You can write code that's of just as high quality as what you'd create for an employer -- higher, in fact, since you have complete control over the methodology and standards used. Install one of the free revision control systems (git, mercurial, subversion etc), use bugzilla to track your bugs and todo list, and write a full suite of unit tests. Produce professional documentation and demo screenshots.

Yeah, that's a lot of work. But I can guarantee you that if such a project crossed my hiring desk, I'd have you in for an interview in a hot minute.

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If one of those projects crossed my hiring desk, I'd immediately assume that it was the work of a plagiarist, and they wouldn't get the time of day. One caveat, though; in the case of open source software, this doesn't apply, and this sort of thing would warrant an extensive further look. Along with verification that the candidate was the author, of course (but that sort of thing is simpler with open source). –  Paul Sonier Nov 11 '09 at 21:23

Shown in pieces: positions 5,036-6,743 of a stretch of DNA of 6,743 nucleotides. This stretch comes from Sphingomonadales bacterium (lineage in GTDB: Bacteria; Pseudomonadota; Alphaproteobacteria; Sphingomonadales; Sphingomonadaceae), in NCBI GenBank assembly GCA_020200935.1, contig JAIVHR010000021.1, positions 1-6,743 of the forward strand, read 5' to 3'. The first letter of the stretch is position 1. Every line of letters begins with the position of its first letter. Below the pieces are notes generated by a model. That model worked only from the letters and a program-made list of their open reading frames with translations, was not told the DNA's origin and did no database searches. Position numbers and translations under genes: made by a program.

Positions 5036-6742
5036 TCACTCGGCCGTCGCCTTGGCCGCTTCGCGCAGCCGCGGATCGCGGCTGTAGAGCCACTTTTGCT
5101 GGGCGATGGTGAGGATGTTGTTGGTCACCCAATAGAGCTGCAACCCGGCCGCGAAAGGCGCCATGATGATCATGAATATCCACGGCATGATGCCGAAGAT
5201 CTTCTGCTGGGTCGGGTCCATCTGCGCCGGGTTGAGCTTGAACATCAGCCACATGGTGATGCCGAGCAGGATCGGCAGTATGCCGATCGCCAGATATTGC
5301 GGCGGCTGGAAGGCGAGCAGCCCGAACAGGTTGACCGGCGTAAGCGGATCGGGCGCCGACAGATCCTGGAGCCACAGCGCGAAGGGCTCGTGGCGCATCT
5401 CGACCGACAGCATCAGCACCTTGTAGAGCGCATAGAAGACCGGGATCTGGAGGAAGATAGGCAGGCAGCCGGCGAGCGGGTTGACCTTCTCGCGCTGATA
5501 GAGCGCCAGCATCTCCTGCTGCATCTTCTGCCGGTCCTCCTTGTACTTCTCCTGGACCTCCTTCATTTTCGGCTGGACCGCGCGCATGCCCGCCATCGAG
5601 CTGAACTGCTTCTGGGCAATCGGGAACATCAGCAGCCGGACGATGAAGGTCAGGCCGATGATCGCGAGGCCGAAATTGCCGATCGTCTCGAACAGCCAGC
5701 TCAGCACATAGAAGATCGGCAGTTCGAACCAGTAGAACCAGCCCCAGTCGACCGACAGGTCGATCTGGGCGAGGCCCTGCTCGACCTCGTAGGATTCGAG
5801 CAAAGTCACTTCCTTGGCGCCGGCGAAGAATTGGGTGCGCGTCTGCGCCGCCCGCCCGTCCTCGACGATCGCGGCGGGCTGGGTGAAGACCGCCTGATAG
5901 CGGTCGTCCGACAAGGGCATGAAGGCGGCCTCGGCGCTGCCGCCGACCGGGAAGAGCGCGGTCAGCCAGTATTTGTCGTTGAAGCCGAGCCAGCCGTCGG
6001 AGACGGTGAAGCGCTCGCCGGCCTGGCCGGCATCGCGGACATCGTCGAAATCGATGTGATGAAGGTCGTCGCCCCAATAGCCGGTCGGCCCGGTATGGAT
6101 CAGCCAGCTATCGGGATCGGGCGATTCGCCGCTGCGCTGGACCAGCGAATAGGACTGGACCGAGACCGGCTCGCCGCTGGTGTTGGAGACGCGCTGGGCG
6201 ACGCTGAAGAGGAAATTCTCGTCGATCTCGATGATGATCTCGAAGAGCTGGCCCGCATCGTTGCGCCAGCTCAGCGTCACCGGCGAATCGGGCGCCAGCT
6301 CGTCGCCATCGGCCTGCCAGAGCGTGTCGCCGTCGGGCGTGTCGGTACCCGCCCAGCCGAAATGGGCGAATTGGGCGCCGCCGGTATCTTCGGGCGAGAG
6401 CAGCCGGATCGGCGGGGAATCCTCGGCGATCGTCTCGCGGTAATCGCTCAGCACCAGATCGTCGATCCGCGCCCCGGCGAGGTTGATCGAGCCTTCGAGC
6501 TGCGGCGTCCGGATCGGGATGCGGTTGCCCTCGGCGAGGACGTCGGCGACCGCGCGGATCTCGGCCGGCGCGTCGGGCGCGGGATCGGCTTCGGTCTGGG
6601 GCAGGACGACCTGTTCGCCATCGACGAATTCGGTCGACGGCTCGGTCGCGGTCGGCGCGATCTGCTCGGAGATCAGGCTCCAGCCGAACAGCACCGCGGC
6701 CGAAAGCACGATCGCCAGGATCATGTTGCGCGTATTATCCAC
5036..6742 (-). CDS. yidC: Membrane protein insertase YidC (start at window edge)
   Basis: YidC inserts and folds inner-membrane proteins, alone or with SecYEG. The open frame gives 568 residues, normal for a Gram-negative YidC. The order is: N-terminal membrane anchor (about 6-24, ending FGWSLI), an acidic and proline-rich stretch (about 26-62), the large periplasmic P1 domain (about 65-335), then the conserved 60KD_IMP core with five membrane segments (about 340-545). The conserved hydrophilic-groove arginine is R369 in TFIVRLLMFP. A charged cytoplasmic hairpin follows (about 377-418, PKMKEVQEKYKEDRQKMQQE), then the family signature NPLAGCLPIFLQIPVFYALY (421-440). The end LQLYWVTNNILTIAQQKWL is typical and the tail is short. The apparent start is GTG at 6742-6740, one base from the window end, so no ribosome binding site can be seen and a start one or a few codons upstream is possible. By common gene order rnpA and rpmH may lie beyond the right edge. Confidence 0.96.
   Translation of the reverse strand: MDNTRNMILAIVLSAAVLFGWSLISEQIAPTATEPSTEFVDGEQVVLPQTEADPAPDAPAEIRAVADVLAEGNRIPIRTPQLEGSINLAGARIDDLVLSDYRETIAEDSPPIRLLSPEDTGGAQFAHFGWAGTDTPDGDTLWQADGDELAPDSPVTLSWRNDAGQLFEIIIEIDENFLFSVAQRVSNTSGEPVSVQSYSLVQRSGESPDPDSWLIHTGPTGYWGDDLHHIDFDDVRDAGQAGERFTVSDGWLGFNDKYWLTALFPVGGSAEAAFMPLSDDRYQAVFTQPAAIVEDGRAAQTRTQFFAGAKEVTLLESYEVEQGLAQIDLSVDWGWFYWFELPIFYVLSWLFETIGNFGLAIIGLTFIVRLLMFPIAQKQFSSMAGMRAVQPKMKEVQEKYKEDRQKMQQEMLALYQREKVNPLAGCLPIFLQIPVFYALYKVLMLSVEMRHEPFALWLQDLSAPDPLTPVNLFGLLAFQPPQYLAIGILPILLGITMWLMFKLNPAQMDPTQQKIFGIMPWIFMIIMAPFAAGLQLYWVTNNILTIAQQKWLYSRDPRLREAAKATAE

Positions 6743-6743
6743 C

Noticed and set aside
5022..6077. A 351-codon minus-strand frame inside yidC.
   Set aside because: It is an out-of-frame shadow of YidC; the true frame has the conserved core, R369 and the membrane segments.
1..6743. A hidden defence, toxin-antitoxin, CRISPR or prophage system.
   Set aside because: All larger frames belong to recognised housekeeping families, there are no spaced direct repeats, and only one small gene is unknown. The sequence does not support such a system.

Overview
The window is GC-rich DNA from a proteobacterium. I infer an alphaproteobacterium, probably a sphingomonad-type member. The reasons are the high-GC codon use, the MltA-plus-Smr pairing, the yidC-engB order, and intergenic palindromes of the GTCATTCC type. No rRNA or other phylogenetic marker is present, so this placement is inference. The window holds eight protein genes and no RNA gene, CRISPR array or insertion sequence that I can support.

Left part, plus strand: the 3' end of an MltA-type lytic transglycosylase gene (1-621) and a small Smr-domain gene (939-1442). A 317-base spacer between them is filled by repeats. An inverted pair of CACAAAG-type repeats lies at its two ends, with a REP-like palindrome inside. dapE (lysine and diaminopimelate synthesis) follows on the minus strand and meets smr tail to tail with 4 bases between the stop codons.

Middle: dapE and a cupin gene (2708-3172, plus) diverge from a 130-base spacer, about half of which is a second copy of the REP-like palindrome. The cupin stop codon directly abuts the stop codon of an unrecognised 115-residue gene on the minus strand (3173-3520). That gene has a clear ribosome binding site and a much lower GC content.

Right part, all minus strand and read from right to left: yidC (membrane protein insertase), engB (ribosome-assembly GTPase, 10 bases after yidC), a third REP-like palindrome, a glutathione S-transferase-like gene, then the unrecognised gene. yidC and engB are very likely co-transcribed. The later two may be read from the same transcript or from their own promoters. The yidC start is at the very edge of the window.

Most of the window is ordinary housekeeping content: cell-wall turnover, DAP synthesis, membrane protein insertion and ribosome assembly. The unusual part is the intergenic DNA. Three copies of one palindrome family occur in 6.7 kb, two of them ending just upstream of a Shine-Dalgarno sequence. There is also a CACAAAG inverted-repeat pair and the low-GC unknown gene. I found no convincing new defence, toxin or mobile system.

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Building a personal web site using the skills you want to market to prospective employers is a good advice. Then refer your prospective employer(s) to it as a reference. I also recommend concentrating on doing a few things very well as opposed to showing off everyting you know. You can easily demonstrate that you are not a plagirist by encouraging prospective employers to interview you on the design and technical aspects of the site. –  NealB Nov 11 '09 at 22:17